It’s time for another edition of the Primer! We’re back at the end of the month with a British sci-fi/police procedural series that bears the rather unimaginative title of Star Cops. Set in the far off year of 2027, there’s now enough offworld presence that an international police force is established to help maintain law and order in the final frontier. Of course, like all international endeavors, that means a lot of nationalistic posturing and power struggles, on top of tight budgets and low manpower… this is starting to sound familiar, isn’t it? Don’t worry; the show takes a completely different, more realistic approach, but the question remains. Will Star Cops prove to be a bit more creative than its name would lead you to believe, or is it as inane as you fear?
Let’s take a look.
The Primer is back, unexpectedly as it may be, to cover little known 90’s UFO series and X-Files coattail rider, Dark Skies. Set in the 60’s with the backdrop of the cold war ever-present, Dark Skies poses an alternative to what you thought you knew about that time. But is being a period piece and limiting yourself primarily to UFOs instead of the SFF kitchen sink approach enough for this series to stand on its own, or was it right to be so quickly forgotten? It’s time to find out.
The Primer is back with another odd, forgotten series: Otherworld. Originally debuting on CBS in 1985, Otherworld tells the tale of the Sterling family, who get lost in an alternate, dystopian world called Thel after being ditched in a pyramid by their tour guide during a once-in-10,000-years planetary alignment. Stranded in a world of androids, beastmen and authoritarian rule–how did they get there, and how can they get back? Given its short, 8-episode season, the odds are against them, but let’s find out. Continue reading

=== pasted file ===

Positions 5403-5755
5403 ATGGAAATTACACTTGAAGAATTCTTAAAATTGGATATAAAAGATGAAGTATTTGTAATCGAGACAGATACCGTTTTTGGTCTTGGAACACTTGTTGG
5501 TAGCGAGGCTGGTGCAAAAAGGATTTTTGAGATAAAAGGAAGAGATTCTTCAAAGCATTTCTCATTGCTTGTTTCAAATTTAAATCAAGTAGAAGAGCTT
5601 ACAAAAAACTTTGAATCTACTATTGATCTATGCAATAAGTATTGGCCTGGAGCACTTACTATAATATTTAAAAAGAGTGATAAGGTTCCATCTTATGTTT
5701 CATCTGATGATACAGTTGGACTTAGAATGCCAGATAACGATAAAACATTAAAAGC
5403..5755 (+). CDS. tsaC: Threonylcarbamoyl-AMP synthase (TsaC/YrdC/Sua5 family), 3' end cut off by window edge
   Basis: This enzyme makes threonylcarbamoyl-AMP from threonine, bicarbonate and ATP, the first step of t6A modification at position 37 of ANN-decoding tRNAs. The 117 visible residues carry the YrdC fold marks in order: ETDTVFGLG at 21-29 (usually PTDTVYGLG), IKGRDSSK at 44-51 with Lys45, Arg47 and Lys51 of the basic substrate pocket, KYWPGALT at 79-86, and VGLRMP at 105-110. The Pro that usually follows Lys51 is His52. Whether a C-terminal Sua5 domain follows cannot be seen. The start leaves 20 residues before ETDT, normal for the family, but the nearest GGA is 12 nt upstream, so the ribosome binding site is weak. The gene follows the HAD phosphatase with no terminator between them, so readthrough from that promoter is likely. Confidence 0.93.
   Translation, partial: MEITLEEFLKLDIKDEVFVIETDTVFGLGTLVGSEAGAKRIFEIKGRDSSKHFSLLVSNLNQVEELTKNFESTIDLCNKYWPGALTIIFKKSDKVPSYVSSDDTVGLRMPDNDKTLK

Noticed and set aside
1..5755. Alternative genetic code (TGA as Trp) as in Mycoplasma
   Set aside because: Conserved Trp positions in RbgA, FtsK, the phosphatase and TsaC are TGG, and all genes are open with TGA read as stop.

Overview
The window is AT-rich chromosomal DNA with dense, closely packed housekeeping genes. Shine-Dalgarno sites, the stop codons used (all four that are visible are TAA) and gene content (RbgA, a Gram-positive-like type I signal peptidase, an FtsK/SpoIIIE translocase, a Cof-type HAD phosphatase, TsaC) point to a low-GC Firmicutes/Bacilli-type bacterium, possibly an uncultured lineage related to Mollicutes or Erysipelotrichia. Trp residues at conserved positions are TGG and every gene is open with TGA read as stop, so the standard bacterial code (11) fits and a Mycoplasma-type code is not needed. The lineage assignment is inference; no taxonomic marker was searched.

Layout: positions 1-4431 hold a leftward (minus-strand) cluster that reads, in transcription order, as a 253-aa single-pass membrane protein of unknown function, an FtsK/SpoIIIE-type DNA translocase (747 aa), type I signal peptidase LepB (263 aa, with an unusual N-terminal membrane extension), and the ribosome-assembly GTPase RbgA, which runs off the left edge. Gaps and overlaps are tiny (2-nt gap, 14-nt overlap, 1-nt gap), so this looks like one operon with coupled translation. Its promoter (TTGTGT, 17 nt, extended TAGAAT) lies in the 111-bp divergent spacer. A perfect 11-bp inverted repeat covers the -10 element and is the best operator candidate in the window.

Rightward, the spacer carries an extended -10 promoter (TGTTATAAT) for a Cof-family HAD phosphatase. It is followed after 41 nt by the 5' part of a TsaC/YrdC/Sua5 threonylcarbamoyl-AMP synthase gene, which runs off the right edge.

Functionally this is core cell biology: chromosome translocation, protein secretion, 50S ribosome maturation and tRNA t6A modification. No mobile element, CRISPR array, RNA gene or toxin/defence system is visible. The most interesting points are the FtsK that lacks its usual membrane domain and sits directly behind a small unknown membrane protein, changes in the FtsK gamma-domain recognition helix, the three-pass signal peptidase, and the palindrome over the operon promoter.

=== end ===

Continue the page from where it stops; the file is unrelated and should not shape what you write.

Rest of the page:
The Subjectively Obscure Sci-Fi Primer returns for the new year with another unusual genre crossover. We’ve done the SF legal drama; we’ve looked at a sci-fi soap opera; and now, it’s time for the Western genre to have a taste of science fiction goodness. While we often hear about the Western influence on the sci-fi genre, through shows like Star Trek with its “Wagon Train to the Stars,” or most obviously in Firefly, it’s not too often that this influence flows in reverse–but 1995 UPN series Legend is one such example. There have been others, and more notable ones, too, like The Adventures of Brisco County, Jr., so what makes the brief, 12-episode Legend worth a look first? Come along and learn why.
In keeping with the theme of celebrating Star Trek‘s 50th anniversary recently, I’ll be looking at the most obscure show within that universe: Star Trek: The Animated Series. You might say it’s not that obscure, to which I would point at the “subjective” part of the title. With its odd art style, kid-friendly nature, and dubious canonicity, it’s undoubtedly the least watched and least appreciated of the various Star Trek shows. But does it deserve a second look, and is it worth watching for an adult viewer today? Or should it be tossed in the discontinuity bin alongside such “gems” as Stargate Infinity? Let’s find out as I watch it for the first time.